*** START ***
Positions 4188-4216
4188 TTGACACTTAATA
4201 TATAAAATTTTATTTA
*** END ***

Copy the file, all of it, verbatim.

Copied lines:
Positions 4188-4216
4188 TTGACACTTAATA
4201 TATAAAATTTTATTTA